Bank of Ireland Business Banking today (22 January 2010) issued its latest Business Start-up Barometer that tracks the number of new businesses starting up in Ireland.
- 13,327 new business start ups formed in 2009, 36 per day
- 9% decrease in business start-ups – less than anticipated
- Almost half of all new start-ups registered in Dublin – 6,129
- 16% year increase in dissolved companies numbers to 12,000
Bank of Ireland Business Banking today (22 January 2010) issued its latest Business Start-up Barometer that tracks the number of new businesses starting up in Ireland. There were 13,327 new businesses formed in 2009, or 36 per day, which showed a 9% decrease when compared to 14,753 new business formations in 2008. Nearly half of the start-ups, 6,129 were registered in Dublin.
The services sector saw the largest number of start-ups in 2009, with 3,500 new businesses registered.
Given the decline in the commercial and residential property markets, there was a decrease in the number of new business formed in the associated industry sector of finance, insurance and real estate. As a sector it had a 37% drop in new company registrations when compared to 2008, or just 1,176. It also showed a spike in the number of dissolved companies, up in 2009 by 39% to 1,698.
However, overall new business activity fell by 9% year on year. The number of business dissolutions in 2009 has increased by 16% on 2008 figures, with the motor sector seeing the largest increase in dissolutions, up 42% from 2008.
Dublin continues to record the highest number of new start-ups, registering 46% of the annual total. The regional break down is a follows:
|Dublin:||46%, or 6,129|
|Leinster excluding Dublin:||22%, or 2,933|
|Munster:||21%, or 2,767|
|Connaught including Donegal, Monaghan, Cavan:||11%, or 1,519|
|Finance, Insurance & Real Estate||3178||1880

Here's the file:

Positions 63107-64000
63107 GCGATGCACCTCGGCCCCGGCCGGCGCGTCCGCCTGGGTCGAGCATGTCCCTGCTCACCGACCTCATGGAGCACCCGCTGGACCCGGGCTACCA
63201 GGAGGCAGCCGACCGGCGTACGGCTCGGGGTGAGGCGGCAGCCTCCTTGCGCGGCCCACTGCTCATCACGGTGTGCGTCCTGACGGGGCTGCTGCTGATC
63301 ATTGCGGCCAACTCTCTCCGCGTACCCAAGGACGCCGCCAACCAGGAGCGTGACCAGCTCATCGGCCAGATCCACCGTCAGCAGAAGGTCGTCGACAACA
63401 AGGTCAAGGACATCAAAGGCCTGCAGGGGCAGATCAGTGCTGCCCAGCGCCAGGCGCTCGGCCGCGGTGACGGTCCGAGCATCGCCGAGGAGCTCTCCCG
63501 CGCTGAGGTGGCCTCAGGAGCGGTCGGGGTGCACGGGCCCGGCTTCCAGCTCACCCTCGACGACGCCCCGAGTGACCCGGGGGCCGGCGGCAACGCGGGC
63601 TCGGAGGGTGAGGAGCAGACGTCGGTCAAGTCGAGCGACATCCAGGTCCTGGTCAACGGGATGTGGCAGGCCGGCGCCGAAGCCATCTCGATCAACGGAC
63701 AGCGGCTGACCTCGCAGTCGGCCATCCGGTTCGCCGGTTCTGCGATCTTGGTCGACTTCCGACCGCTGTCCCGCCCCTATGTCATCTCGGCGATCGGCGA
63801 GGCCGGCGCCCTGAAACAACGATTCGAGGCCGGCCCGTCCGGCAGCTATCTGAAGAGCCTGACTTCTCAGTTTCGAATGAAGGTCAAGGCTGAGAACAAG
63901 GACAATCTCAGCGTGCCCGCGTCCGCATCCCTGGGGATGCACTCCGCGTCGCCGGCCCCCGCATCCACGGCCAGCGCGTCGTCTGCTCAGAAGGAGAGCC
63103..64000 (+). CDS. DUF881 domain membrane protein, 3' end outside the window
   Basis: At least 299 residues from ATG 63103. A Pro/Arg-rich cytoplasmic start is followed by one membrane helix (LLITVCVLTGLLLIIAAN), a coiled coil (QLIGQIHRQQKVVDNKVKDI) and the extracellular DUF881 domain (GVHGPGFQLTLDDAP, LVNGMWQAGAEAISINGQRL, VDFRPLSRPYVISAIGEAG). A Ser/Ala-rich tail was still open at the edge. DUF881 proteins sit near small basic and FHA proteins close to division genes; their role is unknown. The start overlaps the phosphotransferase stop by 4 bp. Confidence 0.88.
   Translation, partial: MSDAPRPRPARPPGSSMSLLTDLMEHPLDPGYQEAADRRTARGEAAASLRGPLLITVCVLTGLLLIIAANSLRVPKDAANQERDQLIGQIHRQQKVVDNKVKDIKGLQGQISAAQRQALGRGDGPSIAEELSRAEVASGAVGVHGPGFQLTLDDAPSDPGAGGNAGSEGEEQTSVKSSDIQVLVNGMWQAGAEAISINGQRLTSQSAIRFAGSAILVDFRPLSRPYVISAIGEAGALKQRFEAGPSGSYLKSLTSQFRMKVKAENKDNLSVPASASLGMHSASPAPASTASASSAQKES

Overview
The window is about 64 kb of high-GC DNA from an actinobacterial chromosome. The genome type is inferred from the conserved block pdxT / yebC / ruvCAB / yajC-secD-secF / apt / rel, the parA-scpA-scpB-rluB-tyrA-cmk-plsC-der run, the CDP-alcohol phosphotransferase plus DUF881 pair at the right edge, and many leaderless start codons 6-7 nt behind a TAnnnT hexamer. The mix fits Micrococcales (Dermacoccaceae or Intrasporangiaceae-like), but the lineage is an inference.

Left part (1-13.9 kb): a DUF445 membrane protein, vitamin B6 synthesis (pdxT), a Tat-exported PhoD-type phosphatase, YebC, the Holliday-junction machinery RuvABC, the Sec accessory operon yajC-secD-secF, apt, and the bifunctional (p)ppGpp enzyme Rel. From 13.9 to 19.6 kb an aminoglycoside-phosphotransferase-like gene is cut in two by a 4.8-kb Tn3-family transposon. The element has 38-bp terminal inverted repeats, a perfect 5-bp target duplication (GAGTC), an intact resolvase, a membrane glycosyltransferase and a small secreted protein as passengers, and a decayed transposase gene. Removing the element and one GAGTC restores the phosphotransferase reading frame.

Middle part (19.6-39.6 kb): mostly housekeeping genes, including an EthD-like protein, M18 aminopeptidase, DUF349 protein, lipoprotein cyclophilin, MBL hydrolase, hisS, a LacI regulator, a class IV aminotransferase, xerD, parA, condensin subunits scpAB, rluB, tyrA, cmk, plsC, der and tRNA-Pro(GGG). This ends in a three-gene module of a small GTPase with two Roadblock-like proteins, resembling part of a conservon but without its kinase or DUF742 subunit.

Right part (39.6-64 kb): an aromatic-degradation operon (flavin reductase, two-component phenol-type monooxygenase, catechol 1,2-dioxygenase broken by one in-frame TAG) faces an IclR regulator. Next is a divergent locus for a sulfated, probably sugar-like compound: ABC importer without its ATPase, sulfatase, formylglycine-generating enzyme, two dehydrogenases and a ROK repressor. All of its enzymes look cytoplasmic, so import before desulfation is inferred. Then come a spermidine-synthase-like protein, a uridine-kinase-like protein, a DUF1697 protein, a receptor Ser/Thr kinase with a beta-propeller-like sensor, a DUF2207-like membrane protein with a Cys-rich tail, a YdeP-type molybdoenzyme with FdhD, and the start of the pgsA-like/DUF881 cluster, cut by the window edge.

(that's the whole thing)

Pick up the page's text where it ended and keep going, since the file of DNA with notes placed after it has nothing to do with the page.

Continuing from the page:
2009 saw an arrest in the dramatic decline in new business activity, experienced in 2008. There is a stabilisation of sorts in the year on year percentage differences across all sectors.
Damian Young, Head of Small Business, Bank of Ireland Business Banking, commented: “2009 was a challenging year with a fall off in new business start-ups, particularly in the first half of the year. This slowed significantly in the second half and resulting in a 9% year on year drop. As expected, the pick up in the latter part of the year can be partly attributed to the lead in time for establishing new businesses, with many people opting for entrepreneurship as an employment option. 2010 should be viewed with some optimism. The faster pace of recovery in Europe, the US and other countries offers growth opportunities for export orientated start-ups. Indeed, the stabilisation of Ireland’s finances should help to instil more consumer confidence and business activity in 2010. In addition, the government’s extension to its corporation tax exemption for start-ups makes 2010 an attractive year to start a business.
“Going into 2010, there are some signs of optimism. Many businesses have taken the necessary action to reduce costs and realign their business models. Company dissolutions, although at the highest level in 2009 are declining quarter by quarter. The outlook for 2010 is that overall start-up activity will remain at between 13,000 and 15,000 new companies being formed this year.
“We have seen through a number of initiatives during 2009, such as Show your Business Week, that there is still a vibrant and passionate entrepreneurial spirit evident that we need to continue to foster and support in the coming year. In the last number of weeks, Bank of Ireland has approved new lending facilities for developing and start-up businesses for ventures such as health and fitness, logistics, web development, food businesses and environmental support. On average, over €2m each month was provided to small/micro businesses in early development stages in 2009, and we anticipate this trend will continue in 2010”, concluded Damian Young.
On a quarter by quarter basis in 2009, new company registrations remained remarkably static, ranging in numbers from 3,250, and 3,400.
The highest numbers of company dissolutions were recorded in Q1 2009, but since then, the number of company dissolutions has been on a downward trend, down by 7%, 8% and 9% respectively.
2009 saw a marked increase in the number of companies who have had a liquidator appointed, up 76% albeit from a small base to 1,110, from 630 in 2008. The construction industry accounted for just under 22% of that figure.
Year on Year Business Start Up Activity – and Q4 numbers
Media Relations Manager,
Group Corporate Communications,
Bank of Ireland
Ph. 01 – 604 3836 or 087 246 0358